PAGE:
Memory Shadeop

These are some notes about a useful DSO shadeop for determining what PRMan is doing with memory allocation. It was developed specifically to analyse a problem with excessive memory consumption of DynamicLoad procedurals. The platform used was Linux IA32 - although the concepts should transfer to other platforms.

The simplest way to look at the memory usage of a render is to watch the output from top, keeping an eye on the RSS (resident set size) of prman. There are two problems with this: first, RSS is not as tightly connected to allocated memory as you would like, and second, there is no correlation between the values and the part of the image being rendered.

I wanted to be able to visualise the exact memory consumption over the image. The malloc library has a statistics function mallinfo that will return the amount of memory that malloc has allocated including a small amount of housekeeping data. The idea was to place a semi-transparent surface just in front of the camera shaded with these statistics. Clearly this extra geometry will have an effect on the memory used, but this can be ignored since we are interested in patterns not absolute values.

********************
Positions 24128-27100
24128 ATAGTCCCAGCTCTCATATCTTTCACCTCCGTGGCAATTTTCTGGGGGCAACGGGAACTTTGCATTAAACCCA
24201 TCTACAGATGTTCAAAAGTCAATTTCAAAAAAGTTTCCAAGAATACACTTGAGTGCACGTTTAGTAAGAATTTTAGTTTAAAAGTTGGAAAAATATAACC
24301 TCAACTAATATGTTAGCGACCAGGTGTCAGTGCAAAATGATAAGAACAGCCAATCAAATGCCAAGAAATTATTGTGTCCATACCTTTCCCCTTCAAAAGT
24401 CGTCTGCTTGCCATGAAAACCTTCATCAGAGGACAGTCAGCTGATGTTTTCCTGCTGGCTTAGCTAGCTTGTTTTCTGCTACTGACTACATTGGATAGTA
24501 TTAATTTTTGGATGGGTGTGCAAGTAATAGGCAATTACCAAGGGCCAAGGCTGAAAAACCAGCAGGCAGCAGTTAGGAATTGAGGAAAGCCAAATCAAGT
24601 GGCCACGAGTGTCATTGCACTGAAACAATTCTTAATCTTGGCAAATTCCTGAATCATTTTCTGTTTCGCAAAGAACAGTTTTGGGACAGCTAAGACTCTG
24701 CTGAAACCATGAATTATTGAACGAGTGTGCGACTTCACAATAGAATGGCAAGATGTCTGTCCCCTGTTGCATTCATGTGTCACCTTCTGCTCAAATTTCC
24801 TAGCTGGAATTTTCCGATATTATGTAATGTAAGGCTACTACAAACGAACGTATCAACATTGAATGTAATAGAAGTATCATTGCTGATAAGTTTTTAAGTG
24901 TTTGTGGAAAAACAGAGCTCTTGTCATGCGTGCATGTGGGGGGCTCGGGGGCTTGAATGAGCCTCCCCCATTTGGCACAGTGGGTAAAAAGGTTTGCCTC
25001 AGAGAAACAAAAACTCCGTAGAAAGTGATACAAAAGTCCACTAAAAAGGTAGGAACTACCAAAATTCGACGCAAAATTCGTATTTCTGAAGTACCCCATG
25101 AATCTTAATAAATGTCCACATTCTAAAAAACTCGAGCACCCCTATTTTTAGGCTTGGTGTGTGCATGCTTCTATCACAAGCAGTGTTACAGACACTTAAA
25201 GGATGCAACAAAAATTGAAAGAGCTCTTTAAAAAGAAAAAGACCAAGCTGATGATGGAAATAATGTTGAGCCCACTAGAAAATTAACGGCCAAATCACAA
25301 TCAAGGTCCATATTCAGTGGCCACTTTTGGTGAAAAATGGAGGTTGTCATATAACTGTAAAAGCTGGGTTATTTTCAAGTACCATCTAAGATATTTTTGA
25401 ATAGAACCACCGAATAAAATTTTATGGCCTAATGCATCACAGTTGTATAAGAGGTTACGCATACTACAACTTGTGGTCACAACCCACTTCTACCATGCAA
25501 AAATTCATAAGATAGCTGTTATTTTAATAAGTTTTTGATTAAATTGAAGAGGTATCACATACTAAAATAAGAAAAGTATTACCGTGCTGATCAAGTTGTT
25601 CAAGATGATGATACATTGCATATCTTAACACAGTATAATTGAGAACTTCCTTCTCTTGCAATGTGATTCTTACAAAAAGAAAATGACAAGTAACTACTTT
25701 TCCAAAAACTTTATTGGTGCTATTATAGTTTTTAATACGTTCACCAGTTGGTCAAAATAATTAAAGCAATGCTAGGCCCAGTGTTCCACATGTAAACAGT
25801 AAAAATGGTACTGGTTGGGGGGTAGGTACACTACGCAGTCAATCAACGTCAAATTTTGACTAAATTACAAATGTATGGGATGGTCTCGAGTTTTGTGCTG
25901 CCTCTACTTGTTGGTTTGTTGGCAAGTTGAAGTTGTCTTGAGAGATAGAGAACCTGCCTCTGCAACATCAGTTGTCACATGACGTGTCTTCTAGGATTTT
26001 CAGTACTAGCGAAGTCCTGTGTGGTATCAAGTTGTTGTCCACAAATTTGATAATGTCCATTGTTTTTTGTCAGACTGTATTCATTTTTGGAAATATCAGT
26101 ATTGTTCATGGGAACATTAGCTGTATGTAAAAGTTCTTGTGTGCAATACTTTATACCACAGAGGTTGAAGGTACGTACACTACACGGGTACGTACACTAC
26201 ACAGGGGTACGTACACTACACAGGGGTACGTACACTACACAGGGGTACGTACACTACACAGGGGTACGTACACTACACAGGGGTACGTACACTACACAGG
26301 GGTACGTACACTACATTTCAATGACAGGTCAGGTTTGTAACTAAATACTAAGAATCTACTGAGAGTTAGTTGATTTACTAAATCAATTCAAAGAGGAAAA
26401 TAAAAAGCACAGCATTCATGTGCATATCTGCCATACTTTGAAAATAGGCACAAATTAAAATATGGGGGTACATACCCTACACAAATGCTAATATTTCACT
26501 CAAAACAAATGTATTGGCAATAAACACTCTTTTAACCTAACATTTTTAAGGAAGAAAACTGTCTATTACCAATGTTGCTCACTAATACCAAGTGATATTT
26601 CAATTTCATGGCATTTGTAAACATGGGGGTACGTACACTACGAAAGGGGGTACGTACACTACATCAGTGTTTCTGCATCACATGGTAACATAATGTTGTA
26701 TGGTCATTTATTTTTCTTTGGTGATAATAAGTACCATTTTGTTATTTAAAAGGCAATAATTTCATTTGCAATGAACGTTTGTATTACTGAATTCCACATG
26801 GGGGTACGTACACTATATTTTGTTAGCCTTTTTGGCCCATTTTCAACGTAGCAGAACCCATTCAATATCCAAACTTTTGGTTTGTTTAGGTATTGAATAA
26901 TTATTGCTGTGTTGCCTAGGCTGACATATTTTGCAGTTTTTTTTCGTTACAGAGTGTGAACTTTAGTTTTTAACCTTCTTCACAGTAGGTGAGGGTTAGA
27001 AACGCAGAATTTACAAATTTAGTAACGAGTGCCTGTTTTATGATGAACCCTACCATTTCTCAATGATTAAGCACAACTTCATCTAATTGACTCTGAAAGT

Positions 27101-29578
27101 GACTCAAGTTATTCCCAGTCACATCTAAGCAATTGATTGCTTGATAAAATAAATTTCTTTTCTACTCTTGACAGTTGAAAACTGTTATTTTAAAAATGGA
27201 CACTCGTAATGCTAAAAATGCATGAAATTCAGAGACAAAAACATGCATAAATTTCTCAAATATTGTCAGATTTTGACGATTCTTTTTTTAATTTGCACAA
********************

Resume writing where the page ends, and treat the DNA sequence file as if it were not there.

Return a float containing the number of megabytes allocated. The mallinfo structure contains two byte totals that need to be summed (for more details see /usr/include/malloc.h).

#include "shadeop.h"

#include <malloc.h>


SHADEOP_TABLE(hal_memory_allocated) =


{ "float hal_memory_allocated ()", "", "" },

{ "" }





struct mallinfo mi=mallinfo();


((float *)argv[0])[0]=(mi.hblkhd+mi.uordblks)/1024.0F/1024.0F;




Compile with:

cc -I${RMANTREE}/include -c hal_memory_allocated.c

ld -shared hal_memory_allocated.o -o


This is a very simple shader which just converts the memory consumption to a red-to-green scale with 200M being the default upper scale. This could be easily extended to colour spectrums etc.

surface memory_debug(float maximum = 200)


uniform float m = hal_memory_allocated() / maximum;


Ci = color(1-m, m, 0);

Oi = color(1, 1, 0);


Obviously, it is important to be at least partially transparent so that the geometry that you are testing is actually rendered through the surface, and you can see how it lines up with the statistics.


PRMan 11.1

PRMan 11.3

The following image is the result of a scene of procedural people rendered with PRMan 11.1 (sorry, the original images are part of a production, so I had to blur them).

Here the memory seems to constantly increase - none of the data associated with each procedural is being freed until the end of the frame. This shows graphically the problem I was trying to track down. When I tried again with the latest PRMan 11.3 release, the results changed.

Here the memory consumption is much lower and does not accumulate. It also appears to be proportional to the amount of geometry at each bucket scan line. Clearly there was a memory freeing problem that has been fixed in the latest release. Anyone planning to use procedural geometry should be sure to use 11.3 or later.